The reluctant town

Words by:
Yusef Sayed
Featured in:
March 2022

A new book charts the changing fortunes of Folkingham from the Anglo-Saxon period to the present day. Yusef Sayed spoke with the author recently, to learn more about the history of the former town and why it deserves closer attention.

Written by village resident Martin R Smith, a specialist in local history and architecture, Folkingham – The Reluctant Town seeks to make 1,500 years of history newly accessible – the only previous book on the subject being unavailable for many years.

Based on detailed primary research and with the support of subscribers, the publication is available in an elegantly produced, limited edition hardcover version supplemented by a wealth of photos, maps and diagrams. A concise, online resource has also been set up to complement the print edition.

“That was part of working with the Folkingham Past and Present History Group,” explains Martin.

“They asked me to develop a site. I put up the basic story of the book there for free, so anybody can access it. But if you want to delve in a bit deeper you can get the book.

“I wanted to produce something that would last. The book is litho printed in England, sewn in sections and hardbound with marbled endpapers as seen in old books.”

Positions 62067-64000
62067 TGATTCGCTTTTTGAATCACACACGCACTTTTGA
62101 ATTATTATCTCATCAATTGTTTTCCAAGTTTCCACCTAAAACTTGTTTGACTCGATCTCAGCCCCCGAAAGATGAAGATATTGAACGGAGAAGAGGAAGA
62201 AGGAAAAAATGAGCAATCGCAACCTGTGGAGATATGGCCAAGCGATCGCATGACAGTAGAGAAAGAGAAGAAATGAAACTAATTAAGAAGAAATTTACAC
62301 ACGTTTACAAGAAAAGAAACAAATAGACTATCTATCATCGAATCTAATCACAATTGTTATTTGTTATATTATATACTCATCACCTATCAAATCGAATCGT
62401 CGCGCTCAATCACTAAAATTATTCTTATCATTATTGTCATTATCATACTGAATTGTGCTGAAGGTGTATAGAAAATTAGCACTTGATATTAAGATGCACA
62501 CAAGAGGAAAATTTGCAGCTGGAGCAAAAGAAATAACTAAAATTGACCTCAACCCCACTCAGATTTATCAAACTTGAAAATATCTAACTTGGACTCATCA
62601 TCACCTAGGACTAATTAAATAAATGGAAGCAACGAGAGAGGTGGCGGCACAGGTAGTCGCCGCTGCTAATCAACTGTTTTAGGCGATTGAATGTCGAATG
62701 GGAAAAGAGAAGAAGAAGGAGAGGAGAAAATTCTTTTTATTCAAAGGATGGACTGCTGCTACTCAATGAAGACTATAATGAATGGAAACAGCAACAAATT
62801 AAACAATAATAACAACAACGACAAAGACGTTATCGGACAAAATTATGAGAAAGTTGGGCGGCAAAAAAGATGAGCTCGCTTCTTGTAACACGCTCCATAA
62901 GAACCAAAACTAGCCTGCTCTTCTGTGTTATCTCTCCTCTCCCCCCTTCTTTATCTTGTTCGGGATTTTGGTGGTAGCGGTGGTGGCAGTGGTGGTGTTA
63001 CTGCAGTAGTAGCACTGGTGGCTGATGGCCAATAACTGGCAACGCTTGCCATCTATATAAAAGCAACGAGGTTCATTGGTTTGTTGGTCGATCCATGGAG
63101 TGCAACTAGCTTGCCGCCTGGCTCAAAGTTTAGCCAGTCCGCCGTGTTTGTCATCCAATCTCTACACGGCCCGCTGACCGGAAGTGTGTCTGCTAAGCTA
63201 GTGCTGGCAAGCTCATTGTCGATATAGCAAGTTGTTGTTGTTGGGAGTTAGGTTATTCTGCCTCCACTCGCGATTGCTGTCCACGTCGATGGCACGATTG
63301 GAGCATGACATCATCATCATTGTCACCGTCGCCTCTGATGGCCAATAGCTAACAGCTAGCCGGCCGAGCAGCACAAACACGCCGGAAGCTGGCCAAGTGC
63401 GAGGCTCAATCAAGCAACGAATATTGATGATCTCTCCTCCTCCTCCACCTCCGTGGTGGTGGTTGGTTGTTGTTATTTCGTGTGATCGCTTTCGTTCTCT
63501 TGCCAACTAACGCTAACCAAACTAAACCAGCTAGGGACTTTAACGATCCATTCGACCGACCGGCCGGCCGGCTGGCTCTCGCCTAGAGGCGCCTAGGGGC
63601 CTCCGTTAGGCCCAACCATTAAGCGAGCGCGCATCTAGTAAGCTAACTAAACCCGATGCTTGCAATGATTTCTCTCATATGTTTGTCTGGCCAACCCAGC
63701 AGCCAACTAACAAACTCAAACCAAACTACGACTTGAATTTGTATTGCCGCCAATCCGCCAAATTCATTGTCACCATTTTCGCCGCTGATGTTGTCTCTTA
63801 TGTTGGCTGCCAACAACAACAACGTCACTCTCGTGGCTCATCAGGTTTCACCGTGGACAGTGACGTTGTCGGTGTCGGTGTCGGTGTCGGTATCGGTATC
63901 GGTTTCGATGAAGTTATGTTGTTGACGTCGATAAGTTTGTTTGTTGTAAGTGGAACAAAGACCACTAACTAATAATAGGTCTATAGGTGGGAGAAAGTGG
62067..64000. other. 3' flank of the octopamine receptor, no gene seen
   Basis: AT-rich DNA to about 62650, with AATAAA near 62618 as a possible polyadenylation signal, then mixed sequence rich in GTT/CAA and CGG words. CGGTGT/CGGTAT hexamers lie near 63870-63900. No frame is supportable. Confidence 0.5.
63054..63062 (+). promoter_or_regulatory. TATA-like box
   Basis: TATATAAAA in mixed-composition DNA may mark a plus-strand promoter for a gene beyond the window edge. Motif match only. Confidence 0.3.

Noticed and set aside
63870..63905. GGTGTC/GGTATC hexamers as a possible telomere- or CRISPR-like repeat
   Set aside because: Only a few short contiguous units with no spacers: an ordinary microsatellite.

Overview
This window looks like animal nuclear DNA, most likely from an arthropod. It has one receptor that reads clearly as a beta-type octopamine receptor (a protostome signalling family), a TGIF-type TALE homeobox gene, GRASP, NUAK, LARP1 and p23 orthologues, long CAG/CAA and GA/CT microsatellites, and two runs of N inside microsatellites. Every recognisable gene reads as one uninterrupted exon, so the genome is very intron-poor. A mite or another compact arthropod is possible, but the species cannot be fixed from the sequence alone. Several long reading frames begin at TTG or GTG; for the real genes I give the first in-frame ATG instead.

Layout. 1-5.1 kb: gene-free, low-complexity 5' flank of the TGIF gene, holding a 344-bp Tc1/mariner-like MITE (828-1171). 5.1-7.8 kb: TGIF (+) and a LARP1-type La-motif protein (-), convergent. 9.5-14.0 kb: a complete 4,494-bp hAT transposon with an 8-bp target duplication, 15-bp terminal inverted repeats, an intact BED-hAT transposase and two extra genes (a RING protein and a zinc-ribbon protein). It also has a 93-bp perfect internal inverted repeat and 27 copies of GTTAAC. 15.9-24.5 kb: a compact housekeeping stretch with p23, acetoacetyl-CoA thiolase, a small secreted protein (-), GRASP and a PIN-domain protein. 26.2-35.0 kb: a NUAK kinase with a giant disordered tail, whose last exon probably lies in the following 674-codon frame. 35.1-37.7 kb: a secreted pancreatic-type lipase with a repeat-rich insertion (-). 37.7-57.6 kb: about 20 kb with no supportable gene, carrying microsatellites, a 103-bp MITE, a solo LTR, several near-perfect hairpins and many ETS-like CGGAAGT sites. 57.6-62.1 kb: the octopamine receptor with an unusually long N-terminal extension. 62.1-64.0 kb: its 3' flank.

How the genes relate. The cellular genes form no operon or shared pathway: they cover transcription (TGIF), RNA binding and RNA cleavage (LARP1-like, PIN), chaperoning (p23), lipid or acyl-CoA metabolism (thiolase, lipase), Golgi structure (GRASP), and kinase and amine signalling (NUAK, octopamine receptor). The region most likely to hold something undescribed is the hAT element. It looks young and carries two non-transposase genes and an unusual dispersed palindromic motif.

Having previously worked for Stamford Museum, publishing several titles focusing on the town, the new book is a passion project, developed alongside Martin’s current job providing careers support for a national arts college.

“It’s taken me about four years,” he says.

“As I work full-time it’s a balance of fitting it around that and my family. It’s a matter of looking at the local archives and seeing what material is there. A lot of it is primary stuff. There’s some secondary material, such as a book published in 1991, by LR Cryer, on Folkingham – going to that as an initial source was quite useful. But that’s out of print now, virtually impossible to find, which is another reason why I was interested in doing the book because you just couldn’t find any local history of the place.